Looking gold options with expiry from 1 week up to 1 year we could see that price of gold puts was greater than price of gold calls - meaning majority of biggest players buying gold options (such as big banks investing $billions), were positioned for a bearish gold price.

    You're all welcomed to browse through archive of my daily fx options analysis & weekly fx options commentary on my blog found at FXoptionsANALYSIS.com

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  19. Here's Doug Noland's scorecard, as of last week.

    Doesn't even include the recent gains from the last few days.

    From November trading lows to mid-May highs, the S&P 500 surged 25% and small caps gained 32%.

    For the year:

    The S&P 500 returned (including dividends) 32.4%
    S&P400 Midcaps returned 33.5%
    Russell 2000 small caps returned 38.8%
    Value Line Arithmetic up 38.4% (compared to 1999’s 10.6%)
    NYSE Arca Securities Broker/Dealer index gained 70.2%
    NYSE Arca Biotechnology index rose 50.6%
    Dow Jones Transports surged 39.5%
    Morgan Stanley Cyclical Index gained 41.4%
    Philadelphia Semiconductor Index jumped 39.3%
    KBW Bank Index rose 35.1%.
    The Nasdaq Composite surged 38.3%
    Nasdaq Industrial Index up 43.1%
    Nasdaq Bank Index gaining 38.9%

    The Goldman Sachs Most Short index surged 46.7%.
    Herbalife gained 139%.

    Sunpower gained 430%
    Solarcity jumped 376%
    SunEdison up 307%
    3D Systems jumped 161%
    Stratasys rose 68%
    Netflix jumped 297%
    Zillow rose 195%
    TripAdvisor 98%
    Micron Technologies jumped 243%
    Best Buy 237%
    Facebook advanced 105%
    Yahoo! 103%
    Tesla surged 344%

    AND THE XAU COLLAPSED BY 53%!!

    With notable names like Tan Range decimated to "penny stock status" from over $4 to $1.75

    McEwen Mining outright collapsed to $1.80

    Here's how the Consumer Discretionary ETF performed in most major currencies lately:

    http://stockcharts.com/freecharts/candleglance.html?xly:FXE,xly:FXY,xly:FXC,xly:FXS,xly:FXA,xly:FXB,xly:FXF|D

    And now here is a look at GLD, completely brutalized in every currency this year:

    http://stockcharts.com/freecharts/candleglance.html?GLD:FXE,GLD:FXY,GLD:FXC,GLD:FXS,GLD:FXA,GLD:FXB,GLD:FXF|D

    Just amazing how many "acclaimed experts" and "billionaire investors", and "international money managers" got it completely wrong.

    To quote Bob Brinker again:

    NEVER BEFORE HAVE SO MANY BEEN SO WRONG FOR SO LONG

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  20. And more on the commodity front.

    Proving once again that the "Endgamers" and "Hyperinflationists" were caught flatfooted.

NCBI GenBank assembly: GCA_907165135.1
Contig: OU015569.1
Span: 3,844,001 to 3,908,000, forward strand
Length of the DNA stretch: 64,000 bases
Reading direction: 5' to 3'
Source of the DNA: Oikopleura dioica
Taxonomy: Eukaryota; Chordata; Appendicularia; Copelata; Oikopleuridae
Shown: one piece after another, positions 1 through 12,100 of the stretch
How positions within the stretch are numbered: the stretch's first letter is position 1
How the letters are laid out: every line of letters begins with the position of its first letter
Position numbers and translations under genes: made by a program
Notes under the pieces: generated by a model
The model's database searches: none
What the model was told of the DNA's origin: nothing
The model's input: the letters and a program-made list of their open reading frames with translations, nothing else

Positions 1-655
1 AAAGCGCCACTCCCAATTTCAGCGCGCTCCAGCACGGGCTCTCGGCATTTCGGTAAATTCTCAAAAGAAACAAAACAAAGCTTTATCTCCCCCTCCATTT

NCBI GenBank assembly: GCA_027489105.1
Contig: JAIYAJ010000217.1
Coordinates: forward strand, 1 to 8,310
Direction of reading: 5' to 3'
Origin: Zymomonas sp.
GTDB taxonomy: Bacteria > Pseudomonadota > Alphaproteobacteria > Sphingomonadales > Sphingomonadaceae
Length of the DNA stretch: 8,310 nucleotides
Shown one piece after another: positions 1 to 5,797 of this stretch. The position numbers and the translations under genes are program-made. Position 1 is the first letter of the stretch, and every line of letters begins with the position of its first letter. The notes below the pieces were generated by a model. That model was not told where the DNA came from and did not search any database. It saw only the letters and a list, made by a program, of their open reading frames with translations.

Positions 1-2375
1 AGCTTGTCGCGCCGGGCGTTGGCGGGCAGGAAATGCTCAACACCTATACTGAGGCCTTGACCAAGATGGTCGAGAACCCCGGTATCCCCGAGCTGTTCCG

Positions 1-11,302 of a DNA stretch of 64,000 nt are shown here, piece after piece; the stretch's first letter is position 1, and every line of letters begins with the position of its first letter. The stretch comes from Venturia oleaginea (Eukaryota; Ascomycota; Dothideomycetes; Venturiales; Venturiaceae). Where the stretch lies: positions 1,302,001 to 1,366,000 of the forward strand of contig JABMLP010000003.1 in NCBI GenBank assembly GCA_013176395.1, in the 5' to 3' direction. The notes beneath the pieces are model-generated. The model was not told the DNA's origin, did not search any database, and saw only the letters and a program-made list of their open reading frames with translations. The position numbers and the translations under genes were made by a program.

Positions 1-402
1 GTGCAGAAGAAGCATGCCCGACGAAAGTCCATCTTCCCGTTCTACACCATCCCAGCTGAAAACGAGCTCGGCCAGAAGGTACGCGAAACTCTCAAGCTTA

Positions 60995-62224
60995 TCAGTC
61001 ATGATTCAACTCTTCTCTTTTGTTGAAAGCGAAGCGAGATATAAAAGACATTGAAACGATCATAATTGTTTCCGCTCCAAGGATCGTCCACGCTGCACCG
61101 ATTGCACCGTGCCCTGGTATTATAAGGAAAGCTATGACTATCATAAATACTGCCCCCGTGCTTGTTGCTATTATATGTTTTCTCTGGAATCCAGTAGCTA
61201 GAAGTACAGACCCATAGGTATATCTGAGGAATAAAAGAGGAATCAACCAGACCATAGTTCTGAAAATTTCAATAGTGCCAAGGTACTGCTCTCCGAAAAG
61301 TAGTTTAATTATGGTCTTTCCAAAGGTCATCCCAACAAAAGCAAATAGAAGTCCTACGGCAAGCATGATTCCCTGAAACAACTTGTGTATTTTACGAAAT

2013 was bulletproof evidence that the faster one prints, the higher likelihood of increasing prosperity in the form of collapsing commodity prices and input costs.

    For the year, the Fed’s balance sheet ballooned 37% to surpass $4.0 trillion.

    Bank of Japan assets surged 42% to exceed $2.0 trillion.

    Yet "currency induced cost push inflation" is nowhere to be found, as it is certainly a fairlytale manufactured by the the doomer crowed.

    Silver down 35.8%
    Canola down 26.8%
    Wheat down 22.1%
    Soybean oil down 21%
    Coffee down23.0%
    Nickel down17.2%
    Aluminum down 12.8%

    But the biggest story is corn.

    From Bloomberg:

    Dec. 31 (Bloomberg) — Corn headed for the biggest annual drop since at least 1960 and wheat tumbled the most in five years as grain production climbs to records worldwide and outpaces demand for food, livestock feed and use in biofuels.

    Corn plunged 39 percent in 2013, the worst performance among 24 commodities on the Standard & Poor’s GSCI gauge, as the U.S. harvest rose to a record.

    Farmers worldwide are producing record amounts of everything from soybeans to wheat, leaving food prices tracked by the United Nations 13 percent below an all-time high in 2011 and spurring banks including Goldman Sachs Group Inc. to predict further declines in crop prices in 2014.

    “We’ve moved from a deficit environment to a surplus environment with big crops in the U.S.,” Chris Gadd, an analyst at Macquarie Group Ltd. in London, said by telephone today. “Rather than trying to ration demand, the function of price now is to try and find demand.”

    More proof that the Bernanke Fed will go down in history as the most fantastic ever.

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    Replies
    1. Mark;

      Thanks for providing those yearly returns/losses numbers for us. That is a lot of work. Most appreciated... very informative as well.

      Happy New Year

      Delete
    2. Hey Mark,
      Most appreciated - seems you've done quite a bit of research there and it provides a clear perspective on trends set in 2013 and the corresponding top performers.
      Now that 2014 is upon us though, I'd consider the possibility that the trends could change at some point later in the year. Stocks may continue to rise in the near/intermediate term, but a pullback will have to come into play. Will that happen at SPX 1900, 2000, or above...who knows.